Publication detail

Science versus design; comparable, contrastive or conducive?

VERKERKE, G. VAN DER HOUWEN, E. BROEKHUIS, A. BURŠA, J. CATAPANO, G. MCCULLAGH, P. MOTTAGHY, K. NIEDERER, P. REILLY, R. ROGALEWICZ, V. SEGERS, P. VERDONSCHOT, N.

Original Title

Science versus design; comparable, contrastive or conducive?

English Title

Science versus design; comparable, contrastive or conducive?

Type

journal article in Web of Science

Language

en

Original Abstract

Science and design are two completely separated areas of expertise with their own specialists. Science analyses the existing world to create new knowledge, design uses existing knowledge to create a new world. This tunnel-vision mentality and narrow-minded approach is dangerous for problem solving, where a broad view on potential solutions is required to realise a high-quality answer on the defined problem. We state that design benefits from scientific methods, resulting in a more effective design process and in better products, while science benefits from a design approach, resulting in more efficient and effective results. Our philosophy is illustrated using examples from the field of biomedical engineering. Both methods can benefit tremendously from each other. By applying scientific methods, superior choices will be made in the design process. With design, more accurate, effective and efficient science will be performed.

English abstract

Science and design are two completely separated areas of expertise with their own specialists. Science analyses the existing world to create new knowledge, design uses existing knowledge to create a new world. This tunnel-vision mentality and narrow-minded approach is dangerous for problem solving, where a broad view on potential solutions is required to realise a high-quality answer on the defined problem. We state that design benefits from scientific methods, resulting in a more effective design process and in better products, while science benefits from a design approach, resulting in more efficient and effective results. Our philosophy is illustrated using examples from the field of biomedical engineering. Both methods can benefit tremendously from each other. By applying scientific methods, superior choices will be made in the design process. With design, more accurate, effective and efficient science will be performed.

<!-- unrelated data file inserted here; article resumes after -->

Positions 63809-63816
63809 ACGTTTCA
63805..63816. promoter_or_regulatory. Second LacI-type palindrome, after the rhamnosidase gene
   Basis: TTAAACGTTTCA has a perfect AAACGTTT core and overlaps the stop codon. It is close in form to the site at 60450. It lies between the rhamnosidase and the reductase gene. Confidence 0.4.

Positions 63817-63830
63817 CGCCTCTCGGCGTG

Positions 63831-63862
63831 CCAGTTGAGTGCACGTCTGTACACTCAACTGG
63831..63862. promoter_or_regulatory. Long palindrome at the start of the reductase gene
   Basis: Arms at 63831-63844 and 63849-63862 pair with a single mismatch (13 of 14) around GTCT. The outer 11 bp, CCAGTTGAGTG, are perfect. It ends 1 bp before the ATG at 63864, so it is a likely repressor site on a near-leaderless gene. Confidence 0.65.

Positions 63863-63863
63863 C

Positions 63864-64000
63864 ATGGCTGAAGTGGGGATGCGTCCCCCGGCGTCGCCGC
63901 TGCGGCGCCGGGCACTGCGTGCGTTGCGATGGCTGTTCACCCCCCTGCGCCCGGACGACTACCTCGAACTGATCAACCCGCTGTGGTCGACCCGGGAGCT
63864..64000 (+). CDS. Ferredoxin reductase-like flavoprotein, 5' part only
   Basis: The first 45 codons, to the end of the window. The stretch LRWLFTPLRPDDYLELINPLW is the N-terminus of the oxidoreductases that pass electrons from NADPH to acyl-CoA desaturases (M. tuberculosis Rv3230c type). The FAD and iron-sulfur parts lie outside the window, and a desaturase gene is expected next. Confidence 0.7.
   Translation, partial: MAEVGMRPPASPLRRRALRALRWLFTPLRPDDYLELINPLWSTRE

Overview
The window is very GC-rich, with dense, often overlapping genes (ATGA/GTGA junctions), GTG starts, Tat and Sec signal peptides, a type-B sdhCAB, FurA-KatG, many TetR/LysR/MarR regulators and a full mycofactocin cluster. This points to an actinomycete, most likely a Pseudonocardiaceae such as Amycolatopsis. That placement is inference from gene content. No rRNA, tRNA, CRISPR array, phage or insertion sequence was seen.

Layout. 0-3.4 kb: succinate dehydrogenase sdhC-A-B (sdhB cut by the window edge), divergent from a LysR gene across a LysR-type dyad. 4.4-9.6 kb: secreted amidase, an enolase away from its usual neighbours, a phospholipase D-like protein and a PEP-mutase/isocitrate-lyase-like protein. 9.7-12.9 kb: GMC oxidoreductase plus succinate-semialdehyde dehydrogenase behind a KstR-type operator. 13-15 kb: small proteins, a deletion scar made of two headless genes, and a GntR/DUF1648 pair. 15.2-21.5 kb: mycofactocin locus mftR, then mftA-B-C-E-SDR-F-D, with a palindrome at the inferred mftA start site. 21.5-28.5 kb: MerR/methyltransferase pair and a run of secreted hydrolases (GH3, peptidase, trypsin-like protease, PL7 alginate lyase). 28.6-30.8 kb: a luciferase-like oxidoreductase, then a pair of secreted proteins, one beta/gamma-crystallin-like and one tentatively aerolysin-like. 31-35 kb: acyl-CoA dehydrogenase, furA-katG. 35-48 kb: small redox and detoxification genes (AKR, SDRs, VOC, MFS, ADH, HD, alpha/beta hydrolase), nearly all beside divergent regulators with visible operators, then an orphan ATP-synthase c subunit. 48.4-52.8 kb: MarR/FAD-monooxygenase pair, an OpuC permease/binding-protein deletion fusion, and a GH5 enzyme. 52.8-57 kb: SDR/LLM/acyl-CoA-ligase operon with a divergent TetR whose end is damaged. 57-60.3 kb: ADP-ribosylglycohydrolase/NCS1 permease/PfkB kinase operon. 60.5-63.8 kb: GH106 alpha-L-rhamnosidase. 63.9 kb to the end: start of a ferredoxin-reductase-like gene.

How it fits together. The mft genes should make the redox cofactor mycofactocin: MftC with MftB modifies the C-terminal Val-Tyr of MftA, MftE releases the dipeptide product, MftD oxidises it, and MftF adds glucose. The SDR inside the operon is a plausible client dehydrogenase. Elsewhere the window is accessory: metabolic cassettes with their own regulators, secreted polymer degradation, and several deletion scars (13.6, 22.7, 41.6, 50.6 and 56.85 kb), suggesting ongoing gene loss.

Keywords

Engineering education; Specialisation; Multidisciplinarity; methodical design;

RIV year

2013

Released

15.05.2013

Publisher

Elsevier BV

Pages from

1516

Pages to

1527

Pages count

12

Documents

BibTex


@article{BUT104237,
  author="Gijsbertus J {Verkerke} and Eduard B {van der Houwen} and Anton A {Broekhuis} and Jiří {Burša} and Gerardo {Catapano} and Paul {McCullagh} and Khosrow {Mottaghy} and Peter {Niederer} and Richard {Reilly} and Vladimír {Rogalewicz} and patrick {Segers} and Nico {Verdonschot}",
  title="Science versus design; comparable, contrastive or conducive?",
  annote="Science and design are two completely separated areas of expertise with their own specialists. Science analyses the existing world to create new knowledge, design uses existing knowledge to create a new world. This tunnel-vision mentality and narrow-minded approach is dangerous for problem solving, where a broad view on potential solutions is required to realise a high-quality answer on the defined problem.

We state that design benefits from scientific methods, resulting in a more effective design process and in better products, while science benefits from a design approach, resulting in more efficient and effective results. Our philosophy is illustrated using examples from the field of biomedical engineering.

Both methods can benefit tremendously from each other. By applying scientific methods, superior choices will be made in the design process. With design, more accurate, effective and efficient science will be performed.",
  address="Elsevier BV",
  chapter="104237",
  doi="10.1016/j.jmbbm.2013.01.009",
  institution="Elsevier BV",
  number="7",
  volume="41",
  year="2013",
  month="may",
  pages="1516--1527",
  publisher="Elsevier BV",
  type="journal article in Web of Science"
}